I began reading Margaret Cheney’s biography, Tesla: Man Out Of Time, this week and after only completing five chapters I am deeply saddened by how he was treated and cheated time and time again. I somehow feel a bit guilty for the behavior of my country. Maybe I would feel this way if I saw such change in how we operate today, but what I see now seems so similar to the cutthroat tactics described at the dawn of our Industrial Revolution.
If an inventor like Tesla emerged today with a mind on fire with ideas that could change the world, how would they be treated? My take…? This new inventor’s ideas would be treated as resources to extract and profit whereas the vessel carrying them would be thought of as a necessary nuisance to deal with.
How can we truly change our future from one of profit thirsty greed, to one of innovation hungry contribution? To a world in which progressing people’s lives is valued much higher than increasing one’s wealth. Are we raising today’s children to become tomorrow’s problem solvers or are we instead training them to work the existing system? What do we want most from the education we all speak of as one of the most important things we can give to our children? Is it success? What if instead we focused on teaching our children to solve new problems from within themselves? Teaching them to solve problems that have already been solved in the form of testing can only keep them in line with some subjective standard. Does anyone honestly think that tomorrow’s problems will follow the same answer key used to grade today’s tests?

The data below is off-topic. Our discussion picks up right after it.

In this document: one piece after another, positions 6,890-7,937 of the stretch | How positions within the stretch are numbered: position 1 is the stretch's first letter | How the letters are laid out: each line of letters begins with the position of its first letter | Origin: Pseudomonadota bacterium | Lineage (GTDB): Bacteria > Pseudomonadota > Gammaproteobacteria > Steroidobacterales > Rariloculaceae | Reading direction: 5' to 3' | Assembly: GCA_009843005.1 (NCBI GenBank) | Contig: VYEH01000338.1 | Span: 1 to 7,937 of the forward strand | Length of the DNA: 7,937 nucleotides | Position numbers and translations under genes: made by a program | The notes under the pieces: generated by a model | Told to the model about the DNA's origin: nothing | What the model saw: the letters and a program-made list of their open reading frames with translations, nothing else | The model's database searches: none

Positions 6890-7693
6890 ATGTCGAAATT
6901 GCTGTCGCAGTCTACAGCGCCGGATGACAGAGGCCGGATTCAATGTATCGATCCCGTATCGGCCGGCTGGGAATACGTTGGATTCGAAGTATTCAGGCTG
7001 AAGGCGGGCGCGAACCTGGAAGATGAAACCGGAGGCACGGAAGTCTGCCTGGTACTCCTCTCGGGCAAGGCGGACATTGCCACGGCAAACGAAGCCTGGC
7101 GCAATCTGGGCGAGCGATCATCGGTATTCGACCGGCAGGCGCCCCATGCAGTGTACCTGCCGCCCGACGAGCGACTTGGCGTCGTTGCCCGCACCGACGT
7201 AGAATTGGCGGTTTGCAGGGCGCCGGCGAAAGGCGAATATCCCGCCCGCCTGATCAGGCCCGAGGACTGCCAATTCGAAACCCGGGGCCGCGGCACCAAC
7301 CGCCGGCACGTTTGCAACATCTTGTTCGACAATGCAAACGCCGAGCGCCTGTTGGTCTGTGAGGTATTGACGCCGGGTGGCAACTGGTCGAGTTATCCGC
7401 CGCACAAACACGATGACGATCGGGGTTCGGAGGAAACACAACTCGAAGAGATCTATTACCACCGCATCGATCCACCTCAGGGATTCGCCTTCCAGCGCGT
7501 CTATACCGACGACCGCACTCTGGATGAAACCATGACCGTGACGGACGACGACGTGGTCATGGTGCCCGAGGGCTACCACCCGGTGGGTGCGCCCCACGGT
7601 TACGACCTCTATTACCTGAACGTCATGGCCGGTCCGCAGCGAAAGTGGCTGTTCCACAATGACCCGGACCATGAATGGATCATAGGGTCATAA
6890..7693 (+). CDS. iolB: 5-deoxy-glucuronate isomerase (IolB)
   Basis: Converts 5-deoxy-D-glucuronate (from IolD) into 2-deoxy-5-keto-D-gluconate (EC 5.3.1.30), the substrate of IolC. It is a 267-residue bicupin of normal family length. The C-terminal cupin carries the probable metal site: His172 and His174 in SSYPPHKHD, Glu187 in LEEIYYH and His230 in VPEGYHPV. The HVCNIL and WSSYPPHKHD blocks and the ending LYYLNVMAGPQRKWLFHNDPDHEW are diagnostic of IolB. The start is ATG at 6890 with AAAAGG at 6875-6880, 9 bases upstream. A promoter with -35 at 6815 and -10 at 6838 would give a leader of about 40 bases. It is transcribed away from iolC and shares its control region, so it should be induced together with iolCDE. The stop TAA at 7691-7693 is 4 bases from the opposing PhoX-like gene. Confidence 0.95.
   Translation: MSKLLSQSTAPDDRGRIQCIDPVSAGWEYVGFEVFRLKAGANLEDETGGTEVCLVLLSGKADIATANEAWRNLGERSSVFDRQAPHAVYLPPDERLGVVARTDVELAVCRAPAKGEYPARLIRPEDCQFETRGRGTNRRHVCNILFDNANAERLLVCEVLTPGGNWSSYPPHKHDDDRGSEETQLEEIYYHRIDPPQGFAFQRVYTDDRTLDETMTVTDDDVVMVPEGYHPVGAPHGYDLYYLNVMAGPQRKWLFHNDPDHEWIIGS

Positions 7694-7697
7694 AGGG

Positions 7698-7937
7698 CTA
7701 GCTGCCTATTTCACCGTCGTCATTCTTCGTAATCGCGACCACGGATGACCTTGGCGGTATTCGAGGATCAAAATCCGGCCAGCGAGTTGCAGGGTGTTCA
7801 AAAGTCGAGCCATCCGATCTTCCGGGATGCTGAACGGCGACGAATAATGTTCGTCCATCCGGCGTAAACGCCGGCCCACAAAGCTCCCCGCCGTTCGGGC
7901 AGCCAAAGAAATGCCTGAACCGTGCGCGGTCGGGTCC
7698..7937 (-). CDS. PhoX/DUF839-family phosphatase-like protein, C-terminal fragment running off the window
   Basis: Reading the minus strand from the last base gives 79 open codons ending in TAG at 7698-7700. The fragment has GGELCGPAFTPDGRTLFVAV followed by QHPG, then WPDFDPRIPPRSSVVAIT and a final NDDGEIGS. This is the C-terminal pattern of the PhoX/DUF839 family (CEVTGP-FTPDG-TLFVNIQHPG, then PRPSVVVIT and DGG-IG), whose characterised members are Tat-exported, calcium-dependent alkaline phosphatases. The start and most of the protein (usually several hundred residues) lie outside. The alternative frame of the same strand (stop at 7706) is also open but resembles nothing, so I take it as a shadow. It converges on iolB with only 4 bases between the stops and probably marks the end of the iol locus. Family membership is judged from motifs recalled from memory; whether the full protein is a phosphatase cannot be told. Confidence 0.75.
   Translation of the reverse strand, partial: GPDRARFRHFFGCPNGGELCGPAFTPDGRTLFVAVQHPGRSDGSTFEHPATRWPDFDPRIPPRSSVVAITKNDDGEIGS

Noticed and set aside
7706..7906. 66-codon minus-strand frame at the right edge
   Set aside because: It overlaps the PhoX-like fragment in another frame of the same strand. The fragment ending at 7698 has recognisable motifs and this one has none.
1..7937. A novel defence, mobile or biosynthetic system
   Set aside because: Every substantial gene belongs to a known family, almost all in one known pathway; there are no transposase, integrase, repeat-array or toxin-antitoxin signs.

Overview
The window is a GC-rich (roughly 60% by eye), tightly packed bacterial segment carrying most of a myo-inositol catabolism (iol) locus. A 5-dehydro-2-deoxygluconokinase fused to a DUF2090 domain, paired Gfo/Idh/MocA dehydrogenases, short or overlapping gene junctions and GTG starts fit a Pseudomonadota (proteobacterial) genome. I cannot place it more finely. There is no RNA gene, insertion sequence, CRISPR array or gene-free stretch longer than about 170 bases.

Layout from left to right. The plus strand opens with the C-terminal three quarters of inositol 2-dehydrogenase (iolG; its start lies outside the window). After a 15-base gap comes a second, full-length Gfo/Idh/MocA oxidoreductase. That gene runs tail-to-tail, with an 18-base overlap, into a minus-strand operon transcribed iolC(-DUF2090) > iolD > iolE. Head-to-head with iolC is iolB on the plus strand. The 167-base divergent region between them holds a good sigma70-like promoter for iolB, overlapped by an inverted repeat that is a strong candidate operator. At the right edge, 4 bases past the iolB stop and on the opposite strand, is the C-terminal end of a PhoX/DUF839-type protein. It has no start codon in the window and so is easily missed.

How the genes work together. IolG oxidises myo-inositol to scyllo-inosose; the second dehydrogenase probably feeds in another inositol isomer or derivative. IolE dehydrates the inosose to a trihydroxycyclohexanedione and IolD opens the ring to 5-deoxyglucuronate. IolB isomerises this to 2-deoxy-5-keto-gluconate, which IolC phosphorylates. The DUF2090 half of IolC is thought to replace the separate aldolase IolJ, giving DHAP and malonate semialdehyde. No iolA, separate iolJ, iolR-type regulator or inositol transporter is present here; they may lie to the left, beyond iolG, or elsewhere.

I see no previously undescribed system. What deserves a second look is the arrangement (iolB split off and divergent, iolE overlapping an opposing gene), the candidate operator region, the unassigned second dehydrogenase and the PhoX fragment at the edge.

Nikola Tesla did study. He had an astounding amount of discipline within himself to achieve. A major difference though is that he worked to achieve that which no one else had ever even imagined. That is the kind of discipline I want for my own children. Yes, study what has been done and gain understanding of that which interests you. Don’t stop at passing a test on it though. Don’t stop at all. Surpass what has already been achieved and also continue to learn knew ways to do them with even less effort.
When Tesla was unable to gain capital for his own ideas, he worked at improving others’. Progress was the game he was in and I cannot think of anyone who played it better. Each set back was transformed into a new opportunity. Some of his improvements to Thomas Edison’s designs were even awarded patents.
If you agree with me that teaching our children to solve problems from within themselves is more valuable that training them how to solve problems they expect to see on a test, how best do you think this may be achieved? Well look at that… I’ve got myself an opportunity here don’t I?
[image credit wikipedia]